A dive into the world of underwater hockey
4 years ago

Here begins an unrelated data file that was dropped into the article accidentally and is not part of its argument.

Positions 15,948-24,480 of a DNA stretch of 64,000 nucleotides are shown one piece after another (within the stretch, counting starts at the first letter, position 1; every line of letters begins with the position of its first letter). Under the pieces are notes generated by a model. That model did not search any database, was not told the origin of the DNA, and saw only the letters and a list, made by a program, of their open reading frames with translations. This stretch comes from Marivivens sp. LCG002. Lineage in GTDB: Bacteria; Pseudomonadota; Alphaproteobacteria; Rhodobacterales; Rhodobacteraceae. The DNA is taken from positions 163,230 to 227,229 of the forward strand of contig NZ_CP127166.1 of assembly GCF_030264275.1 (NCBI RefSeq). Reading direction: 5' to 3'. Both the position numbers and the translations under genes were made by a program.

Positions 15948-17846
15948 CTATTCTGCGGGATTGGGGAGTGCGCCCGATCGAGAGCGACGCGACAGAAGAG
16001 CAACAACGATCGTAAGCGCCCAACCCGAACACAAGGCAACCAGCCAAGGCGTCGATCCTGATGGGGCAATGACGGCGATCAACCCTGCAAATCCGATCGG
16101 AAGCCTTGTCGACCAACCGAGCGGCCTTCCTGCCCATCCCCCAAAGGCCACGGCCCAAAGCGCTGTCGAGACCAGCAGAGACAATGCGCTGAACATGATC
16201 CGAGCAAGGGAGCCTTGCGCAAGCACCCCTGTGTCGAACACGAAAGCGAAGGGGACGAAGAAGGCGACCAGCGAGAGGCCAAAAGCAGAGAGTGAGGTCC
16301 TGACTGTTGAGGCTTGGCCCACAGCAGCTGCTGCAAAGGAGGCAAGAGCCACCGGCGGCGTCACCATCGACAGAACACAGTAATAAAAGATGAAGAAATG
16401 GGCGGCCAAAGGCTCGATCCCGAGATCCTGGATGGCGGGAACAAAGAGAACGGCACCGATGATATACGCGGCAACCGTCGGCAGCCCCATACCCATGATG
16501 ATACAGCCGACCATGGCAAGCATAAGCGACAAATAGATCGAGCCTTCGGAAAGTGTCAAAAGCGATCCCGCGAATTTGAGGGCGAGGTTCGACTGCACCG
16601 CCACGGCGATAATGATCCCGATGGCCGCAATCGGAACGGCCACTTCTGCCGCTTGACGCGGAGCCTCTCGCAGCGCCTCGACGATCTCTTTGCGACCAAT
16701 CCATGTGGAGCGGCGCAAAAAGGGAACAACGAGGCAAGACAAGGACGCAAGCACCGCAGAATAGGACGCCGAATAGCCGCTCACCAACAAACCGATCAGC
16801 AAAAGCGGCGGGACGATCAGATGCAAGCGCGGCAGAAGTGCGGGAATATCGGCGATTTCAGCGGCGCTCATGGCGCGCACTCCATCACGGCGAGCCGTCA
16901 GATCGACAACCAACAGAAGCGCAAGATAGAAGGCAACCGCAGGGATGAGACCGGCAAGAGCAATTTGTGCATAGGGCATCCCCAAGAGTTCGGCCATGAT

By Chenelle Fernando Aquatic sports have, since the emergence of physical activities and sports, held prominence in almost all sporting events ranging from the Olympics to continental championships. It goes without saying that there exists a plethora of sporting activities that aren’t even heard of by some parts of the world while they are followed religiously in many other parts of the world. Underwater hockey is one such sport. To our surprise, we learnt that this unique sport has in fact existed in Sri Lanka since 1986, despite its unpopularity. The sport, which was initially introduced by Dr. Malik Fernando to Sri Lanka Sub Aqua Club (SLSAC), was reintroduced by committee member Ricardo Caivano. It was then taken up by S. Thomas’ College Sub Aqua Club (STCSAC), which was later practised in full swing. The sport is currently only practised by STC on a school level as indicated by Coach Yohan Abeysekera. The game includes six players in a team and four reserved players. It revolves around a basic yet imperative trait – one’s ability to hold their breath underwater. Unlike sports like water polo, underwater hockey takes place entirely below the surface of water. “The key skill is to be able to hold your breath as long as possible,” said Abeysekera. One is then required to move the ice hockey puck with their stick, which is 12 inches long, from one half of the pool to the next in order to shoot a goal. Further explaining, Abeysekera noted: “It’s just like hockey played on land, except for it is played underwater in this. It’s on a first-come, first-served basis; if you manage to come to the puck first, then you have control of it.” Apart from the stick, the sport utilises equipment such as a mask, fins, snorkels, headgear, and gloves. Aquatic sports render a tremendous benefit to one’s body and mind. As Abeysekera indicated, it isn’t an impact sport and hence, has no effect on one’s cartilage. It works out every muscle in your body and tones it accordingly. It also has a lot to do with controlled breathing, which increases one’s lung capacity, enabling them to hold their breath for longer periods of time. “You inhale only 21% of oxygen, yet you use only a small percentage of that. The issue is the carbon dioxide build up, but our bodies are such that if you train it, you will have so much potential that not many people would realise – water is the key to unlocking these things,” he explained. “Battle of the Clubs” is the annual underwater hockey tournament that takes place between STCSAC and SLSAC. This time around, the organisers hope to dissipate more awareness to this fun-filled activity, which they hope would in turn attract the attention of other schools. Speaking on the tournament, Abeysekera said: “It would be nice if Sri Lanka could take a hold of this sport and give it a lot more publicity and introduce it to more schools. It is a very energetic and fun sport, and anyone can do it – be it male or female.” The tournament is set to take place on 6 July at the Mount Lavinia pool from 4-5 p.m. STCSAC will be headed by Vishma Bandara and SLSAC will be captained by Isabelle Lassee. “I’m now in grade nine and I joined the sport in grade six. I think it’s really a good activity – it’s a global sport. In Sri Lanka, the only school that does underwater hockey is our school and I’m really happy to have become the captain this time” – Vishma Bandara “I’ve played in France a couple of times, and yes, I’m really excited about this upcoming game. It’s a great opportunity to make this sport known in Sri Lanka” – Isabelle Lassee Photos Saman Abesiriwardana --- Date: 6 July 2019 Venue: STC Mount Lavinia pool premises Time: 4-5 p.m.